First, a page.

Wildfires in Washington are on the rise due to increased temperatures and less precipitation. Wildfires threaten air quality, health, the environment, and the economy.
When wildfires occur, we notify the public of poor air quality that may impact their health, and forecast smoke conditions. We do this in partnership with the U.S. Forest Service, the Washington departments of Natural Resources and Health, and the National Weather Service.
We are monitoring air quality
We use air monitors around the state to track air quality. Our network of monitors measure air pollution year-round. During wildfires, we often add more monitors. Visit our air monitoring page
to view air quality levels in your community and be sure to check for burn bans
This map uses the Federal Air Quality Index (AQI). You may notice discrepancies in colors shown on this map and those reported on Washington's Air Monitoring Network. This is because Washington uses the Washington Air Quality Advisory (WAQA) index that is more protective of public health than the AQI. If in doubt as to which better represents public health risk, use the more stringent of the two (i.e., the map showing worse air quality).
View the Washington Smoke Blog for more information on current wildfire smoke and air quality conditions, updated daily during wildfire season.
Health effects of wildfire smoke
Wildfire smoke is made up of gases and particulate matter
from burning trees and other plant materials. The gases and particles can be dangerous if inhaled. In wildfires, carbon monoxide is mainly a risk to people who work near smoldering areas. Smoke can irritate your eyes and worsen chronic heart and lung disease. The amount and length of smoke exposure, as well as a person's age and degree of susceptibility, play a role in determining if someone will experience smoke-related health problems. If you are experiencing serious symptoms, seek medical attention immediately.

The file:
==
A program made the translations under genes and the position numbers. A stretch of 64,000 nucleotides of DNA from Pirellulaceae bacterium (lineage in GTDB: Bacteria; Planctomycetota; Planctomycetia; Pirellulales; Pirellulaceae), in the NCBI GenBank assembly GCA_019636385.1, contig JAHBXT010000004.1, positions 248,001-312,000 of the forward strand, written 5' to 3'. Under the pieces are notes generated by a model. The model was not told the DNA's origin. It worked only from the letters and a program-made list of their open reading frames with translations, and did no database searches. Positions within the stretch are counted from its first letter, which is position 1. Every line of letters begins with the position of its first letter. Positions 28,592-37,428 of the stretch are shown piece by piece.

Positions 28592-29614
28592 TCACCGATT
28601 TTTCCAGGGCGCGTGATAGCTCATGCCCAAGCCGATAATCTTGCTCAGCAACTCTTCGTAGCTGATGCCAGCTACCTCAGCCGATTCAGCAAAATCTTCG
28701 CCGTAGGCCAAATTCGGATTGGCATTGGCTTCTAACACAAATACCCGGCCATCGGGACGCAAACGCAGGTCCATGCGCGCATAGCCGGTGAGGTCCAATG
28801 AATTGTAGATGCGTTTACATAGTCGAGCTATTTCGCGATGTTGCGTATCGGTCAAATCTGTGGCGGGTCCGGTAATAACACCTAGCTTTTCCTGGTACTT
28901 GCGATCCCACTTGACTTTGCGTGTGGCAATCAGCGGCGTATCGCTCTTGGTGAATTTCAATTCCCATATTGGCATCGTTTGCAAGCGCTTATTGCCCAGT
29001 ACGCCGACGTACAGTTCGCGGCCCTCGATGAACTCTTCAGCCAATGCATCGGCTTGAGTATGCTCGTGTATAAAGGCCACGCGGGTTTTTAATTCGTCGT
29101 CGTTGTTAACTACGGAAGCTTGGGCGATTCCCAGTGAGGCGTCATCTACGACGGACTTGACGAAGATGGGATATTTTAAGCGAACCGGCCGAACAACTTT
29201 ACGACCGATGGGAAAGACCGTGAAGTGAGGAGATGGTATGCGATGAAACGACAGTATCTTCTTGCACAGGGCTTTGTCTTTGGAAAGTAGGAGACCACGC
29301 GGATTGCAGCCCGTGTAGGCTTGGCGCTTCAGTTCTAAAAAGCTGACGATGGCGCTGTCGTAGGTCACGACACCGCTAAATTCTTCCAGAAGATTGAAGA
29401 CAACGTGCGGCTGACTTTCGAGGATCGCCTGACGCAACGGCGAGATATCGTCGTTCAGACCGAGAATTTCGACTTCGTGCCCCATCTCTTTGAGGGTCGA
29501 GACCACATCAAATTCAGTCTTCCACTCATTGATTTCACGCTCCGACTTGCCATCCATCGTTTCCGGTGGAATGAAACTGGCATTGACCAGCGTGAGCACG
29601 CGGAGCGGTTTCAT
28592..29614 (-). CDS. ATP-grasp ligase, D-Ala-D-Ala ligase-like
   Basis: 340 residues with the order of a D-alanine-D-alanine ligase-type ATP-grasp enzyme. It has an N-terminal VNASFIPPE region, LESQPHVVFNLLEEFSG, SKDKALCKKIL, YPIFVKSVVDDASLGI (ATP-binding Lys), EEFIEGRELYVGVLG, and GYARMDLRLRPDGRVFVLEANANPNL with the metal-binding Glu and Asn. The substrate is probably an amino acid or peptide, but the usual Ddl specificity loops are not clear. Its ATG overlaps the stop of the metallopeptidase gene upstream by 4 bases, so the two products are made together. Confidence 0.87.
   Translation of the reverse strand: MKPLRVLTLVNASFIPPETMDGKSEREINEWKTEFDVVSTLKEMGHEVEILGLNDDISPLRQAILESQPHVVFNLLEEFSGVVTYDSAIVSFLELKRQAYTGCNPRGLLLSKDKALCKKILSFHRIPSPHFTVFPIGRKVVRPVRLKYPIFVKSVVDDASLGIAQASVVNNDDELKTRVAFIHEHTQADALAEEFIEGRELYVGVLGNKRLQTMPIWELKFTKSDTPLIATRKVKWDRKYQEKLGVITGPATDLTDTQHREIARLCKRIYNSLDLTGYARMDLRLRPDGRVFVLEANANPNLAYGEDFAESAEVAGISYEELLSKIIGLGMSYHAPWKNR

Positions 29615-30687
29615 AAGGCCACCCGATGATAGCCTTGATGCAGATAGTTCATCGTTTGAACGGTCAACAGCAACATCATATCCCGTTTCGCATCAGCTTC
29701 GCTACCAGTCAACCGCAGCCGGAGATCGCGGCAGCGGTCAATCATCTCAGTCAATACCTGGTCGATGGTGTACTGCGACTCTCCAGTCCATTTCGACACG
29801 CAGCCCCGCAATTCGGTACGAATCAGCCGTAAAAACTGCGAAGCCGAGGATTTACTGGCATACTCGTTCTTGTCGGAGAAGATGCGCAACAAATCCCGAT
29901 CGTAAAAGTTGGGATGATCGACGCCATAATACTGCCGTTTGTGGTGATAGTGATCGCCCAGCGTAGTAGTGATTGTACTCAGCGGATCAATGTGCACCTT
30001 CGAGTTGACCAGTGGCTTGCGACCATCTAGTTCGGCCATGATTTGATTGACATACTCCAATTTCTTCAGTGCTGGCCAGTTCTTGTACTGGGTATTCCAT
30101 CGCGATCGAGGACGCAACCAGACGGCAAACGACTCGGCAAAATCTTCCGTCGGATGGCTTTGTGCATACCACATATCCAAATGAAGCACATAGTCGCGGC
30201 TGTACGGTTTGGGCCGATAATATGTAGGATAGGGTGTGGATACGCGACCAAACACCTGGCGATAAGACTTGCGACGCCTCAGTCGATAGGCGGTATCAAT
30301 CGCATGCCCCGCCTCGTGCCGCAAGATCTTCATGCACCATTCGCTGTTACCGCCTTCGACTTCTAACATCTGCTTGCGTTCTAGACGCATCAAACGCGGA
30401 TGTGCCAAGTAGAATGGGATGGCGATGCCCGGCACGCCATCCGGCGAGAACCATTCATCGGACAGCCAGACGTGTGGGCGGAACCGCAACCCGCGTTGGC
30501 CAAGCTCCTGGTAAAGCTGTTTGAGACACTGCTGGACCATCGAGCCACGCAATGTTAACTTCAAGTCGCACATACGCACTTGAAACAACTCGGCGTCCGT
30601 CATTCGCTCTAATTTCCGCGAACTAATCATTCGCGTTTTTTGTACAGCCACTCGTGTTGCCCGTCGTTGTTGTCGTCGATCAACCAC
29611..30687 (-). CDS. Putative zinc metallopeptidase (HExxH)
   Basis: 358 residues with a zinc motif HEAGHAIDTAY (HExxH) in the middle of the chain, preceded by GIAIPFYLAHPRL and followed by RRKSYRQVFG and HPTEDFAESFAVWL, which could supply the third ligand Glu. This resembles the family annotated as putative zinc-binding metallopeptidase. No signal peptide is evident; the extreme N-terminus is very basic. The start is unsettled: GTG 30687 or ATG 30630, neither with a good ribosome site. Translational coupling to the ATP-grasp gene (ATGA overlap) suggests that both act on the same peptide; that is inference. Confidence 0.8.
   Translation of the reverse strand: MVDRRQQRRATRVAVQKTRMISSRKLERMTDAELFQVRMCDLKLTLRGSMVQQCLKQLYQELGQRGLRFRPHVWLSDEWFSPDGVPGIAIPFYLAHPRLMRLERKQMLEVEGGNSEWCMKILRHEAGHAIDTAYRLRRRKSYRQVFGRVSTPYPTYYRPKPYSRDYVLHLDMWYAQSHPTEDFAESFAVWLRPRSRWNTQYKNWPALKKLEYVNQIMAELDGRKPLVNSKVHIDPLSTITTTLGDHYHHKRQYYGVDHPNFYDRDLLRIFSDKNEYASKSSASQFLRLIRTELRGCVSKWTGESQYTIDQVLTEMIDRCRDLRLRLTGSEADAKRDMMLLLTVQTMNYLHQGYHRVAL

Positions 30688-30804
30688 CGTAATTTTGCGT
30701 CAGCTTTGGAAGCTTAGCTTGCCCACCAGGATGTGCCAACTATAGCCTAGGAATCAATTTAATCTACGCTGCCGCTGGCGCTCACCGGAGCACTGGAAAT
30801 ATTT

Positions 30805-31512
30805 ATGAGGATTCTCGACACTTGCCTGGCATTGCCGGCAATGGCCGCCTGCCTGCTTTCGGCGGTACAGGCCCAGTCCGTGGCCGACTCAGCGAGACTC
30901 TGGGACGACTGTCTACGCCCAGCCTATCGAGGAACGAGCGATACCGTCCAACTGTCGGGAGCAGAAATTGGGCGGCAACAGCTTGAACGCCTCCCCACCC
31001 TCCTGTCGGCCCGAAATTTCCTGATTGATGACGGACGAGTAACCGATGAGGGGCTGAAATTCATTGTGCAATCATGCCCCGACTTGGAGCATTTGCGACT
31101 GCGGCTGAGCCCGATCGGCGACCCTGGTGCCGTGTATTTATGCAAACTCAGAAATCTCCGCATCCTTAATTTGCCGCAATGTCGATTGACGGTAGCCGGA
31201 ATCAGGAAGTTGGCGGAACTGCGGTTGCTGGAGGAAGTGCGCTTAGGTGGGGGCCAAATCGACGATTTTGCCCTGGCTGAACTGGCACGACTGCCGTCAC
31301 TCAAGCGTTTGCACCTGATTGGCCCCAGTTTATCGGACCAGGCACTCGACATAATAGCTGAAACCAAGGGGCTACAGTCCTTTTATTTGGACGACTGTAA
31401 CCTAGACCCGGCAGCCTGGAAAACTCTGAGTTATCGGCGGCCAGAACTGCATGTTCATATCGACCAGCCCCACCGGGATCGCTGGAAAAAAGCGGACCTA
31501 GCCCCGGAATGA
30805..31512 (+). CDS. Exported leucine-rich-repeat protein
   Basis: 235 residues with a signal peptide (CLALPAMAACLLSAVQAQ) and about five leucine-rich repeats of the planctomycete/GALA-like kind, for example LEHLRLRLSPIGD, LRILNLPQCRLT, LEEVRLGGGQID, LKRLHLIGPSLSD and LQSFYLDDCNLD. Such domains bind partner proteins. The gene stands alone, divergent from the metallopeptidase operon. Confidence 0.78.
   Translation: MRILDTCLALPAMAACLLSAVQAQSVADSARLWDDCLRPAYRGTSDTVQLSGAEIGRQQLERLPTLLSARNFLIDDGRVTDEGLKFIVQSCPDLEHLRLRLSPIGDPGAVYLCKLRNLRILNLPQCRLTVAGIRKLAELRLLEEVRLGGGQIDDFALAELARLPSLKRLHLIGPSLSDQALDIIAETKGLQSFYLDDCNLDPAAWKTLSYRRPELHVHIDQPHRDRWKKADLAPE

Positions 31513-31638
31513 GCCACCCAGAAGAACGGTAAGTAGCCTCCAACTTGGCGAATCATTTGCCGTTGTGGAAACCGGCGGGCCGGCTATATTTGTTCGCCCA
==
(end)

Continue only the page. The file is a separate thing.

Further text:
Wildfires in Washington
Rising temperatures, more frequent and longer heat waves, and drier summers increase the risk of wildfire. Current climate change
modeling indicates these conditions are likely to become the norm in the decades ahead. Climate scientists project 1.1 million acres per year will burn by the 2040s putting Washington’s air quality and forestlands at risk.
As the frequency and intensity of wildfires increase so do their impacts. Wildfires can:
- Cause unhealthy levels of air quality creating respiratory problems for some people.
- Threaten homes, property, and agriculture.
- Destroy forestland and its resources.
- Damage habitat for wildlife.
You can learn more about current wildfire response and historical information by visiting the Department of Natural Resources website